Rescuers ramp up fleet ahead of Port Huron Float Down
Talks of a Canadian version of the event could complicate things, say authorities
Erin Armstrong survived the "unorganized chaos" of last year's Port Huron Float Down — and she'll be armed with a paddle again Sunday when she and thousands of others board boats, tubes and all manner of inflatable watercraft to make their way down the St. Clair River.
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The 21-year-old was in the middle of the floating fiesta last year when rogue gusts of wind pushed a section of the unsanctioned armada across the waterway, washing them up illegally in Canada.
While hundreds floundered in the waves between southern Ontario and eastern Michigan, Armstrong and her family were prepared: It wasn't their first float down.
"They [didn't] bring a paddle, which is a rookie mistake," she said of watching her fellow Americans make an unplanned crossing into international waters. "As much as it is a fun event, it's important to be responsible."
The U.S. and Canadian Coast Guards have gone to great lengths to avoid a repeat of last year's river rescue, when swarms of Americans ended up beached on Canadian soil, many of them clinging to their flotation devices and needing treatment for hypothermia.
Coast guard crews have partnered with police and firefighters to come up with a combined water fleet of 65 boats and two helicopters. On land, those crews will be assisted by paramedics, Transport Canada, the Canadian Red Cross and the Royal Canadian Air Force.
"It's a large group of agencies that are pitching in to keep this event as safe as possible," said Lt. Jodie Knox, a spokesperson for the U.S. Coast Guard.
Kathleen Getty has pulled more than 100 people out of the water during the annual Float Down over the past six years. Last year alone, the Canadian search-and-rescue training officer helped at least 25 people to safety.
"We had individuals who were very cold," she said. "Some of them were expressing chest pains, exhaustion. Others were concerned about not being able to access their medication."
Last year's debacle, which made headlines around the world, had barely begun before rescuers realized there would be a huge problem. The daredevil tubers usually jump in the river in Port Huron, Mich., and coast down the river for about 12 kilometres, landing in Marysville, Mich.
But high winds picked up as soon as the first group floated into the water. Getty and her crew were under the Bluewater Bridge in Port Huron, observing, when they knew something was wrong.
"It was pretty early on, just past the bridge, when we realized the wind was going to take the majority of them onto the Canadian side," she said. "There isn't much we can do about that … Mother Nature has her way."
Emergency responders in Sarnia, Ont., also had a large role in last year's rescue. Officials even offered up transit buses to shuttle shivering Americans back across the Bluewater Bridge to begin the slow process of returning without any identification.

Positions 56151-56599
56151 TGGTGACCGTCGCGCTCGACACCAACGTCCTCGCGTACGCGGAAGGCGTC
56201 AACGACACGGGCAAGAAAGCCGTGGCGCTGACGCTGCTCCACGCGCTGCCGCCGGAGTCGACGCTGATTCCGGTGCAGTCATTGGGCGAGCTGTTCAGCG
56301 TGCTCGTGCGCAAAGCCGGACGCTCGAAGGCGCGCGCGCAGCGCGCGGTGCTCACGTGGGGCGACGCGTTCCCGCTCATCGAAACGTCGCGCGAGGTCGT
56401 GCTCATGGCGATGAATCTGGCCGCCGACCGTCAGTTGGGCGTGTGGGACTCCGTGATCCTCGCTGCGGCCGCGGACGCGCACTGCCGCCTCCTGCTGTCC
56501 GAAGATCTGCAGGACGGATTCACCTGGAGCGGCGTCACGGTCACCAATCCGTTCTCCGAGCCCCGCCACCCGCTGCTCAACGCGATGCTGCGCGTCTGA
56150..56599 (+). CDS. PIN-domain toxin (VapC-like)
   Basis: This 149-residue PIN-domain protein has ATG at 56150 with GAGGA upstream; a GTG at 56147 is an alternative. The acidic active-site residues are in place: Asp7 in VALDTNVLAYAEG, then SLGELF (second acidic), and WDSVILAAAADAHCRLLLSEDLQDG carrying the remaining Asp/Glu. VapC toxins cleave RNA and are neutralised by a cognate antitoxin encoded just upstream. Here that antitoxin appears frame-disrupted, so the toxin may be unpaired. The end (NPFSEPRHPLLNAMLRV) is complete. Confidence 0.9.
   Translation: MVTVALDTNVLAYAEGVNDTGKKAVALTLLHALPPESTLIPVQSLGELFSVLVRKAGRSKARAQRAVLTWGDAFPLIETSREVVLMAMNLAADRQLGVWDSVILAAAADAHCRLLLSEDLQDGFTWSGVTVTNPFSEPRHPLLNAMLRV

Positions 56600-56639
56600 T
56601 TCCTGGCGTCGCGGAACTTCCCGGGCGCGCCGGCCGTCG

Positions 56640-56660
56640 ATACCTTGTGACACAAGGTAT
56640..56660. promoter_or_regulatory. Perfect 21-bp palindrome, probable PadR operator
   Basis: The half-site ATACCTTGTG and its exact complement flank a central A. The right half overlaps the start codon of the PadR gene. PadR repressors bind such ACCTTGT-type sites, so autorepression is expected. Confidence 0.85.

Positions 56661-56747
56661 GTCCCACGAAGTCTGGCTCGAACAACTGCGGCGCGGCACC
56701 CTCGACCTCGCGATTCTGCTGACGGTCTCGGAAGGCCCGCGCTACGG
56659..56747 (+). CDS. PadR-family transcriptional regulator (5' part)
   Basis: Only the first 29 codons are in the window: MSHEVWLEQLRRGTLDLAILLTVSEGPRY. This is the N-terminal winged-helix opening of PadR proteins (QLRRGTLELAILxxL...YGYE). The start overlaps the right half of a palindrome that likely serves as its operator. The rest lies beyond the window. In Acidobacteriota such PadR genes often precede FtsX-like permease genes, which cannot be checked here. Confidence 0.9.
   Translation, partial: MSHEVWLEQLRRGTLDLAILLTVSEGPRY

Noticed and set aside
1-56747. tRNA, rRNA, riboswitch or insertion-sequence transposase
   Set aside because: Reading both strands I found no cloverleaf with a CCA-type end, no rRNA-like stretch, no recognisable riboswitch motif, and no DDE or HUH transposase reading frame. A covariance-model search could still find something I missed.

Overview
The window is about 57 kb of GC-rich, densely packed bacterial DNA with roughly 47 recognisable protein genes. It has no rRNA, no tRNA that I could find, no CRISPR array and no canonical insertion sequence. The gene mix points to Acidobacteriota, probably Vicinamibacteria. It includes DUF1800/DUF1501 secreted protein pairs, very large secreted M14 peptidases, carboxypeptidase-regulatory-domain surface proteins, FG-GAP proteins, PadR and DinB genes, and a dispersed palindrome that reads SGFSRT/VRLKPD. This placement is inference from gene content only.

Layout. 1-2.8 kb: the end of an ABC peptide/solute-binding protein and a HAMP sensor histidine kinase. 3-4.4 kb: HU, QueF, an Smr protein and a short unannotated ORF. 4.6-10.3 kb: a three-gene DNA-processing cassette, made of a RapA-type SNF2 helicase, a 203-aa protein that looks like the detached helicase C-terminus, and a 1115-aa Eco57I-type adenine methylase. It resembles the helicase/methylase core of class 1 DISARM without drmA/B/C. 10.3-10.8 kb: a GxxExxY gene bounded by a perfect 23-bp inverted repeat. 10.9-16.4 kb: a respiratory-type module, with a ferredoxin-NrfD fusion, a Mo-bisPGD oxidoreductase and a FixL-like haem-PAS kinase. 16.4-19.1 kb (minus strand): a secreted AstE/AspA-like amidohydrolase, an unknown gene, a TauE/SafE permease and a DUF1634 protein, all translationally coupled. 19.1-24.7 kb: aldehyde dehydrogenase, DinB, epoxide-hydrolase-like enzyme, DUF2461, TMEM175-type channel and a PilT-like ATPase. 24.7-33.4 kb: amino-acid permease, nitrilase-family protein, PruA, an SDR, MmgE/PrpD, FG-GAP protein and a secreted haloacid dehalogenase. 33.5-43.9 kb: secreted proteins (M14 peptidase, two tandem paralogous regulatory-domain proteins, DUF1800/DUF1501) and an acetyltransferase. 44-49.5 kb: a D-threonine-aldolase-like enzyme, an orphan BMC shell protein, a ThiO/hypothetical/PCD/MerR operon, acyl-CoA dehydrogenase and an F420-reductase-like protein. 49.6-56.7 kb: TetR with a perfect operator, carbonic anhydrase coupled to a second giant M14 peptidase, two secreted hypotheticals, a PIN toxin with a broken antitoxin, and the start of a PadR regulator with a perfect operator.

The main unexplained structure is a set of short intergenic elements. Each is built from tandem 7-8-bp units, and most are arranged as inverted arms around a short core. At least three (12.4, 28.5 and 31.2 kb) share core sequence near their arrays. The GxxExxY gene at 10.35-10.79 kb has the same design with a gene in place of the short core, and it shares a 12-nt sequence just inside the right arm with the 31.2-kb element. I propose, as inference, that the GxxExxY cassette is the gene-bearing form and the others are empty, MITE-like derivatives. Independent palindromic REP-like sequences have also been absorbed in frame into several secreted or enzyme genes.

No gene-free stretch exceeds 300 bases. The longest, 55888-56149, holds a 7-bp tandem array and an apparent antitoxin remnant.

Sarnia Mayor Mike Bradley says planning meetings about this year's Float Down have been happening since January. This year's event could be even more complicated, though, because of a Canadian version that is planning to launch from Point Edward, Ont., at the same time.
"The police will be confiscating liquor right at the spot where they go into the river because they just can't allow that to happen and let safety be thrown by the wayside," Bradley said. "Have fun if you're going to do this, and we're not going to stop you, and we can't stop you."
Authorities on both sides of the border have tried to have someone to take responsibility for the event, but even heading into its 40th year, the Float Down remains unlicensed.
Because there is no official registration, rescuers often end up searching for people who have gone unaccounted for, simply because those people haven't checked in with relatives and are reported missing.
"We have no idea how many people go into the water and we have no idea who makes it out," Knox said.
A joint statement prepared by the Canadian and U.S. Coast Guards stressed that despite their preparations, the event is risky to both participants and marine traffic.
"This is an inherently dangerous activity, especially for minors." it said. "As first responders, the U.S. Coast Guard and the Canadian Coast Guard recommend that people do not take part in this event."
Armstong agrees there are dangers to spending an entire day on the water, but argued the event can be safe and fun if people plan ahead. Sunscreen and water are key, she says.
"I am 100 per cent grateful that [rescue crews] are there," she said. "I apologize for any inconvenience that it causes, but part of the beauty of the event is the unorganized chaos."
Sunday will mark Armstrong's third Float Down; it's become so much of a family tradition that her sister plans to have members of her wedding reception form a chain during the event, so they can all float down together.
They plan to come every year until the event is taken over by rules that would ruin the freedom of floating.
"This sounds so cliché and American, but … you have the freedom to be responsible yourself," she said. "There are some things [that] are just human excitement and spontaneity — and that's what's really beautiful about the float down."